People in Germany are very proud of their roads and highways, but who actually built them? In order to answer this supposedly simple question, the artist Ulf Aminde and the author Manuel Gogos consulted companies and witnesses, searched archives and files: Who was involved in the construction of German roads since World War II? And where did they come from? Many of them were “guest workers” from Italy, Turkey, or former Yugoslavia. The streets are archives of the history of work and migration in Europe. Every road merges with another one, forming a set of arteries of departures, displacement, hopes, arrivals. Together the roads form a canvas for a social collage, a temporary and active way of remembering and living in a migration society. In Prizren, the film and poster Street of Labour: Migration Monument is presented at a gas station—one of those places, at the other end of the road, from where some guest workers departed (and still depart) to look for jobs in the north, and where they return to.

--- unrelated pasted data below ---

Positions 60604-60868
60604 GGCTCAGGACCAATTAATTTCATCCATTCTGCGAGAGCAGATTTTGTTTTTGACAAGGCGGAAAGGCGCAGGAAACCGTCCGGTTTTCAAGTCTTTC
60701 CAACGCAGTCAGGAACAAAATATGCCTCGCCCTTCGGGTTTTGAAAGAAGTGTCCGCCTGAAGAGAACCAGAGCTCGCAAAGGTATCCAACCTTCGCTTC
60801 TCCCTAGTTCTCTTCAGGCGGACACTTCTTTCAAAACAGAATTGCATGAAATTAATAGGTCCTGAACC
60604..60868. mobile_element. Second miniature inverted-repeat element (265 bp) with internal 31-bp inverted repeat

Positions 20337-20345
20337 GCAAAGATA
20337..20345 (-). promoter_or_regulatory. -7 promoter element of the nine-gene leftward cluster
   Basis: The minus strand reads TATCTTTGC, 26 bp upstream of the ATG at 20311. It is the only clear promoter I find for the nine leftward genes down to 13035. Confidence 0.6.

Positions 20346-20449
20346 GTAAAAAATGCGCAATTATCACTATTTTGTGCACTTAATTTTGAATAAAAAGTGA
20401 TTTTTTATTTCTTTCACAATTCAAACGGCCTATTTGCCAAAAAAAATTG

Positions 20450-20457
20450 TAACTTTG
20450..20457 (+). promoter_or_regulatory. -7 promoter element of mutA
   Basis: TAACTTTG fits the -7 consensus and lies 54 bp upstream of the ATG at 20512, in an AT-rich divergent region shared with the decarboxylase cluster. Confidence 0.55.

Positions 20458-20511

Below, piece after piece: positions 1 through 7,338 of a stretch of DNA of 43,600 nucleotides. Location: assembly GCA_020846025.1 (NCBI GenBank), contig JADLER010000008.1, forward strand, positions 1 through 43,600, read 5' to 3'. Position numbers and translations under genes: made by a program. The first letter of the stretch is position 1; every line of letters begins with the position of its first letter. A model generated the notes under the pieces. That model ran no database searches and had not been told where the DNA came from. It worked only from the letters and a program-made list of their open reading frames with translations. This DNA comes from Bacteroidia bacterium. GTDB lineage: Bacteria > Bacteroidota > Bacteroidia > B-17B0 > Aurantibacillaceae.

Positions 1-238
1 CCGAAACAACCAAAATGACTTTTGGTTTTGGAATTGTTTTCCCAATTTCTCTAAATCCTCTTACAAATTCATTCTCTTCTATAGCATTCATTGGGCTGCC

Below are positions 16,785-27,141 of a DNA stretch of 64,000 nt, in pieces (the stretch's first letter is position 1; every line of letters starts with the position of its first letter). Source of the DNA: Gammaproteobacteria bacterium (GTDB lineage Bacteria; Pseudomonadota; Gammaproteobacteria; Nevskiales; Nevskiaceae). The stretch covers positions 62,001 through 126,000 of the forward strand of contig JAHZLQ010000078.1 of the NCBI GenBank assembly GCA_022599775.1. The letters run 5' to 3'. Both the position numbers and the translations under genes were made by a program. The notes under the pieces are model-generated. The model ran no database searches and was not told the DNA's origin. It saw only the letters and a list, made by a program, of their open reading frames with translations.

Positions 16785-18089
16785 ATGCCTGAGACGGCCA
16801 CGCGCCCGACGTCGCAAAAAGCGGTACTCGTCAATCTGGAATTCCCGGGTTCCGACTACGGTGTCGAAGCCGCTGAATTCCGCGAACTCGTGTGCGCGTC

The project was commissioned by „After Supervising the Machinery“, Engelskirchen 2020
Ulf Aminde (1969) was born in Stuttgart and lives in Berlin.
Manuel Gogos (1970) was born in Gummersbach and lives in Bonn.